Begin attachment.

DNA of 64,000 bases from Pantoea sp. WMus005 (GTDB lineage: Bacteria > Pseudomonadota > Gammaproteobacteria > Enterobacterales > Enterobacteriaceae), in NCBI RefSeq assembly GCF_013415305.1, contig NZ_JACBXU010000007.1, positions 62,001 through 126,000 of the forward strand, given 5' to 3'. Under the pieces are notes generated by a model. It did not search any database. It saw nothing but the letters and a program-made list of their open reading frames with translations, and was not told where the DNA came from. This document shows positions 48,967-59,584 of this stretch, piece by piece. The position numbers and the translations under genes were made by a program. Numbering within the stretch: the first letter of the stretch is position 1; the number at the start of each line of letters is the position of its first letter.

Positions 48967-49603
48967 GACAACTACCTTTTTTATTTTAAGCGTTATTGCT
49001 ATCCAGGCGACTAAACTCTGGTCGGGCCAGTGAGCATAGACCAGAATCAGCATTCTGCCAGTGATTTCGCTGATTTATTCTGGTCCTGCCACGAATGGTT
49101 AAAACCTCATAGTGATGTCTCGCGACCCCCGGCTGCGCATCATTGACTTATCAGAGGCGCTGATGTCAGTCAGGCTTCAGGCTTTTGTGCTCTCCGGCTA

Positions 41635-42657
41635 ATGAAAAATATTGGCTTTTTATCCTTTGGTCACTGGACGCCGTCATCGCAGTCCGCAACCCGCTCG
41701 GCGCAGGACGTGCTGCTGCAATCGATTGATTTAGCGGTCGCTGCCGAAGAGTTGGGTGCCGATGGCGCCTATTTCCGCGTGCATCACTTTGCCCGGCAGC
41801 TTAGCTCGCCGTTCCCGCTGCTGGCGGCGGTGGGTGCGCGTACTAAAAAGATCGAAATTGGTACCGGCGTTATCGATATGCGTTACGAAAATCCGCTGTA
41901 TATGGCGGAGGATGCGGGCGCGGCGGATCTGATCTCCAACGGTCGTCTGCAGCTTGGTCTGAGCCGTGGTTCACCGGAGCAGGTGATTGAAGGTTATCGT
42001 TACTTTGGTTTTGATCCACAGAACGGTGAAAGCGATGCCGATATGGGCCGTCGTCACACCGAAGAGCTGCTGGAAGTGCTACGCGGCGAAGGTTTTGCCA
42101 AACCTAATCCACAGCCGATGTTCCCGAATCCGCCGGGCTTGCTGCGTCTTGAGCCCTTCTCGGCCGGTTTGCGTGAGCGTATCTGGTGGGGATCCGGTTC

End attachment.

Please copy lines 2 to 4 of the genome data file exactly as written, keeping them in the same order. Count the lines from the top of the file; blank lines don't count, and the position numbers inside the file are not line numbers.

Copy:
Positions 48967-49603
48967 GACAACTACCTTTTTTATTTTAAGCGTTATTGCT
49001 ATCCAGGCGACTAAACTCTGGTCGGGCCAGTGAGCATAGACCAGAATCAGCATTCTGCCAGTGATTTCGCTGATTTATTCTGGTCCTGCCACGAATGGTT